advice please doggie people...
Getting a beautiful german shepherd rescue dog soon and would appreciate any tips from those who have adopted the breed before. We have an advice sheet from the rescue place but any extra info would be great.
He's under a year, castrated, and bascially a gangly legged pup. Unknown history as he was in the pound before the rescue kennels, due to be destroyed He's been in kennels 2 weeks. Good with other dogs, walks to heel, and surprisingly calm for a youngster. Bit nervous of strangers but he soon settles.
Clean in his kennel but no idea if he's toilet trained... guess we'll find out
Can't beat a nice German dog.
Speaking of which, how's your missus DM? (no offence mate!)
Corinthian wrote (see)
Have his back legs checked out - Canine Hip and elbow dysplasia is a congential defect in the breed. I had one which needed a major opp on both back legs before she was 18 months old
kittenkat wrote (see)
Enjoy him Siance.
I know, kk... I thought of you when we decided to get him.
Will ask Mr S about the books, that's kind of you
We got a rescue dog and did totally the wrong thing by smothering him with love and attention. He was scared of men when they came into our house (so much so he would hide between Mr CM and I's legs or go balistic barking) and we thought by nurturing him, or removing him from that situation it would get better.
The problem we have now in the house is that he runs up to men and gets all scared, goes submissive (ie gives a paw, or lies down) and the min the man bends down he freaks out and starts barking and goes for the hand. (He is fine outside. Very placid and payful unless a tall man runs up to him).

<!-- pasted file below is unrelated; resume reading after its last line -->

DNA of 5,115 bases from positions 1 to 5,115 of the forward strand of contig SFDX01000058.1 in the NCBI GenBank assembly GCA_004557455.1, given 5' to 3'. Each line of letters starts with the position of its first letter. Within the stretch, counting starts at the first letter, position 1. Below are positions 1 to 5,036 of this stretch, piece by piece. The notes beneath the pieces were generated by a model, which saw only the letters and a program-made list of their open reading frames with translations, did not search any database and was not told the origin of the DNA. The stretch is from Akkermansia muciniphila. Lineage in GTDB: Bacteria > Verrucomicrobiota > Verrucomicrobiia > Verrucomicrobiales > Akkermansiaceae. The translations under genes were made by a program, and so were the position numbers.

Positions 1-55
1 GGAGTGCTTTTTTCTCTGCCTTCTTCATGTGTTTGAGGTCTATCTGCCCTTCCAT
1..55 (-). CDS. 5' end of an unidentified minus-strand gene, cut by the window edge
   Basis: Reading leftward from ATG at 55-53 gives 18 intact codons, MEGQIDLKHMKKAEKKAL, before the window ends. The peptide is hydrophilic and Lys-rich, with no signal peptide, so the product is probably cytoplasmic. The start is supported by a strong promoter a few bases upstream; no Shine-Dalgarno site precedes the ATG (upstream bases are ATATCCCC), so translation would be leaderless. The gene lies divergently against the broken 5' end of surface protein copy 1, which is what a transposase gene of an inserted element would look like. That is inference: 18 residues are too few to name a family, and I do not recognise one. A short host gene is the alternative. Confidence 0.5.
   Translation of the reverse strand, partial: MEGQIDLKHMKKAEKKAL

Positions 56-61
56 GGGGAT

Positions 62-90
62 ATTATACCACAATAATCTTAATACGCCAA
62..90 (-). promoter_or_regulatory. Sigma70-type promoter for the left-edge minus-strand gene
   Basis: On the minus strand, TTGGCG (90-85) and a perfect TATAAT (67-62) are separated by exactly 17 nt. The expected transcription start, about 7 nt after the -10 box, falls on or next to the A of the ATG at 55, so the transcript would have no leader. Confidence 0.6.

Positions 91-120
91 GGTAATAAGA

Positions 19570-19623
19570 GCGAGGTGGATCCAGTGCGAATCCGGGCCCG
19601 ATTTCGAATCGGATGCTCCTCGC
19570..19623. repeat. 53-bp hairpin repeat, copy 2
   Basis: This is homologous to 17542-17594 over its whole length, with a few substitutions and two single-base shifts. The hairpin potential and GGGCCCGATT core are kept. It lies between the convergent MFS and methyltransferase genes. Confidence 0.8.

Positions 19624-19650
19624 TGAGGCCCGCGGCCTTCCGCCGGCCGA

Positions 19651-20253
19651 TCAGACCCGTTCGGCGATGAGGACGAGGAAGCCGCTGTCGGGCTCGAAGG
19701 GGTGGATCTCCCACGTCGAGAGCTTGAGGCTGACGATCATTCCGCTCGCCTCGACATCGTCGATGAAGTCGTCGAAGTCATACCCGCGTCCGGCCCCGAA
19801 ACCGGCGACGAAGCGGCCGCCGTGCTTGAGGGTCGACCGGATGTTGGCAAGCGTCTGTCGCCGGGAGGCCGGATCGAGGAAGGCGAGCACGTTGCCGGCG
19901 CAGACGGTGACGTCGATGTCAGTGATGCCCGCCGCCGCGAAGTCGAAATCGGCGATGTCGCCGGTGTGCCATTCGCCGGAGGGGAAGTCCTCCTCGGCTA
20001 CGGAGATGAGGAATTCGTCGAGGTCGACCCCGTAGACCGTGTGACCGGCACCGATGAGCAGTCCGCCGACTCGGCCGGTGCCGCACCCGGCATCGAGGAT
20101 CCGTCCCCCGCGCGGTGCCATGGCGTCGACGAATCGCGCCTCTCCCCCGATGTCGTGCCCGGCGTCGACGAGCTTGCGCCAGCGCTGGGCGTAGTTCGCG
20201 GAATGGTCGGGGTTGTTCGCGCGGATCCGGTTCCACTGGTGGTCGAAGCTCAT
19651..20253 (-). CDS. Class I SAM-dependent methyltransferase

We have had a trainer in and we have been forced to become far more dominant of him in order to reassure him. He can't sleep with us, no cuddles and scraps on the sofa, no treats, no games until it is on our terms, absolutely no whining, and no running ahead on lead - which he hates as he is much quicker than me over the first 4 miles. It is a nightmare - But we can see already he is so much better and happier - but it has been a hard transition.
In summary (phew) love him, support him, but you must, must lead him!
And congrats - it is an amazing thing you are doing.
I have no doubt there are numerous GSD rescue organisations on the web. Might be worth doing a search to see if any of their sites have advice. Kennel club site may also have advice on rescue dogs.
Start as you mean to go on. Be firm; calm instructions are generally better than shouting. Things should happen when you want them to, not when the dog wants them to and that includes play, cuddles, etc.
Thanks guys, appreciate the advice. This site has good info too. And I understand the importance of being Pack Leader - as Mr S knows only too well!
I think consistency is going to be key so that he learns to trust us and get into a routine. The GSD contact said it could take a couple of weeks for him to settle; to take in us and his new surroundings.
We really miss the presence of a pet around the place since our last cat was put to sleep 7 months ago
It was time... and that's what I'm looking forward to most about getting him. That and the heavy sigh of a contented dog.
Always difficult to know how quickly a dog will adapt to a new home. I do some work with rescues (Labradors) and some go in, have a good sniff around and settle immediately; others get hyper and take a while to stop bouncing off the walls/furniture/etc; others creep in, hide in a corner for a few days before feeling confident enough to take part in family life.
I'm sure the rescue centre have advised you that behaviour seen in the first few days may not necessarily be representative of the dog's true character.
Bit of a difference between a cat and a GSD
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